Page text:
40,000 Headmen

In those days of flannel shirts, Levi’s and younger skin, it didn’t always matter what the lyrics were. It mattered more that I wanted to fit into a place of my choosing: Longing for a girl who would be intractably longing for me and sometimes looking into a mirror imagining how that might be –- clouded with the scent of Flex Balsam Shampoo – hippie style.


I learned much from your quiet example
More than all the words you ever spoke
those lasting bits of you ramble in my chest
Yet, there’s no way to make them outlast me
but by the illustrations which I’ve left in others

The Scallywag

More than the rocky, parched and root-filled soil where she now rests, I'll remember her snotty purrs and sweet personality. Goodbye Stella Bella.

I don't think I'll ever graduate

There could be so much to say about this song. For me, it is a reminder to be more humble and learn from my failings and weaknesses-a-plenty -- because one way or another, we all stand to lose someone we love.


Many folks, including myself, prefer to use information sources that tend to suit our particular ideologies. I wonder, though, how easily we allow this to program our personalities through repeated access of such biased lines of thought. It is especially concerning when turning towards sources that provide predominately negative offerings or “dirt” on those people or ideas with which we disagree. It seems that if we are not vigilant, we can easily become enslaved to the act of finger pointing.

I’m sure I fall prey to this sort of excoriation, but I think it is important to remember that most of us are we are really more alike and loveable than we might presume. Further, we are significantly and positively changed by looking for the good in others. One of the most unsettling things I see in social media is the argument where:

“So and so” in the past was so bad and did many awful things and no one did anything about it then, so don’t complain about how terrible someone else is now -- and if you do, you are a basket of hypocrisy.

My take is that no one’s unethical or immoral behavior is made anodyne by any previous bad behavior of another, no matter the level of hubris. Surely goodness will never be a contest and wherever kindness and compassion are shared with others, it will often become infectious onto itself.

"And as we go on through the deal"

"I want to plant a little garden with you now
Take care of a piece of the earth somehow
And tend it when we're old and gray and
Try to straighten up and say, well,
I'm so glad to see you today
Hey baby hey baby hey baby hey"
~ Greg Brown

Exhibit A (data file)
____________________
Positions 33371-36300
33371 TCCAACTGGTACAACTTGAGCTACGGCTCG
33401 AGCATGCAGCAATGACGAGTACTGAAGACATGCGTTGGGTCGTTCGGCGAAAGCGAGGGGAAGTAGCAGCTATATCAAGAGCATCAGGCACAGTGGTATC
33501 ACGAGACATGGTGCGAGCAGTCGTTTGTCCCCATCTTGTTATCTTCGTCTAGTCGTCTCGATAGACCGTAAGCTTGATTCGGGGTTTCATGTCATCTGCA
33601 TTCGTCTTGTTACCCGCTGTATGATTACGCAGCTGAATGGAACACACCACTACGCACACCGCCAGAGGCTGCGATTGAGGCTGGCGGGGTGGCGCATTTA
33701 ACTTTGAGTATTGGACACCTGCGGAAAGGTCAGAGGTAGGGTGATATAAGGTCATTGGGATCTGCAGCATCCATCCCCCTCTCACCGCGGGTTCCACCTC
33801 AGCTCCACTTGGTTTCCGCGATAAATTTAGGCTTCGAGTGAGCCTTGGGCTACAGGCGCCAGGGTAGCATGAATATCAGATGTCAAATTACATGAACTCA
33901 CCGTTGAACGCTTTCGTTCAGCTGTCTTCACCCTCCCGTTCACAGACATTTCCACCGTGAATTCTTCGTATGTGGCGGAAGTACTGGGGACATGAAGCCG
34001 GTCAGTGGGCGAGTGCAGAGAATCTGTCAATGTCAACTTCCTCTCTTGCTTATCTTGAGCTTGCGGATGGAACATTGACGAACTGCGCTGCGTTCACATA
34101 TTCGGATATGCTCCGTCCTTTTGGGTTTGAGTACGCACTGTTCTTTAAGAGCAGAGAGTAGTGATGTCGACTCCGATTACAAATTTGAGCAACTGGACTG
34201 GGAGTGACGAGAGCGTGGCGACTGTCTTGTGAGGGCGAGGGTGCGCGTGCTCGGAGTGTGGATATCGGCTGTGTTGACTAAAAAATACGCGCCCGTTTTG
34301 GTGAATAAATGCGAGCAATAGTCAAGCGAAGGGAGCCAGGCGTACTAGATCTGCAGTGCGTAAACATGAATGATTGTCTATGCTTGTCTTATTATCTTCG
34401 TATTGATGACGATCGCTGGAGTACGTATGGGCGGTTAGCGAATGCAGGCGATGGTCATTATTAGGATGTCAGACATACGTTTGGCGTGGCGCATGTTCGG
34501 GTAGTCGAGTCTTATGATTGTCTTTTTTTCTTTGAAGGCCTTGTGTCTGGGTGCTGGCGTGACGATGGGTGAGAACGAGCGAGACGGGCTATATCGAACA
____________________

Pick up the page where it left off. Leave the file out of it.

More than others, you are made of dirt and earth and this is a part of you which I find feminine and irresistible. After you mow an acre of grass or at the end of other tough work, I think of how good you smell in that paint-stained shirt that you sometimes wear as you wander the yard without shoes. Since we’re already old, I cannot say “I want to grow old with you”, but hopefully we’ll have a few years more. I know either of us could be run over by a turnip truck, but I rather it it would be me, rather than you if I could allow it.

"Sometimes we’d have that whole river all to ourselves for the longest time. Yonder was the banks and the islands, across the water; and maybe a spark—which was a candle in a cabin window; and sometimes on the water you could see a spark or two—on a raft or a scow, you know; and maybe you could hear a fiddle or a song coming over from one of them crafts. It’s lovely to live on a raft. We had the sky up there, all speckled with stars, and we used to lay on our backs and look up at them, and discuss about whether they was made or only just happened. Jim he allowed they was made, but I allowed they happened; I judged it would have took too long to MAKE so many. Jim said the moon could a LAID them; well, that looked kind of reasonable, so I didn’t say nothing against it, because I’ve seen a frog lay most as many, so of course it could be done. We used to watch the stars that fell, too, and see them streak down. Jim allowed they’d got spoiled and was hove out of the nest.
Once or twice of a night we would see a steamboat slipping along in the dark, and now and then she would belch a whole world of sparks up out of her chimbleys, and they would rain down in the river and look awful pretty; then she would turn a corner and her lights would wink out and her powwow shut off and leave the river still again; and by and by her waves would get to us, a long time after she was gone, and joggle the raft a bit, and after that you wouldn’t hear nothing for you couldn’t tell how long, except maybe frogs or something."
~ From: “The Adventures of Huckleberry Finn”, Mark Twain

We become what we seek

It seems the more we identify and enumerate the faults in another’s way of doing or thinking, the less opportunity there will be able to see the good in others. With age, this pattern often begins to encase and solidify our personalities in such a way that we can become profoundly and often irreversibly affected.

I remember after my dad had his serious of strokes, he became extremely critical and suspicious of nearly everything my mother did and as a result my mom became very resentful in caring for him. During their last few years, they shared a great amount of disdain and acrimony for each other. It’s hard to reckon this memory as I try to push aside this part of their lives together by focusing on the “better days”. At least, I’m able to attribute much of this to the uncontrollable result of a cerebral vascular accident. On the other hand, by free choice, we are all potentially one step away from becoming a cranky old person.

Just Like Heaven

We will always be able to find at least one bad example of any good thought, ideology or intention. The folks I admire the most are the ones who seem to be able to look beyond the noise to recognize the importance and complex essence in love and kindness.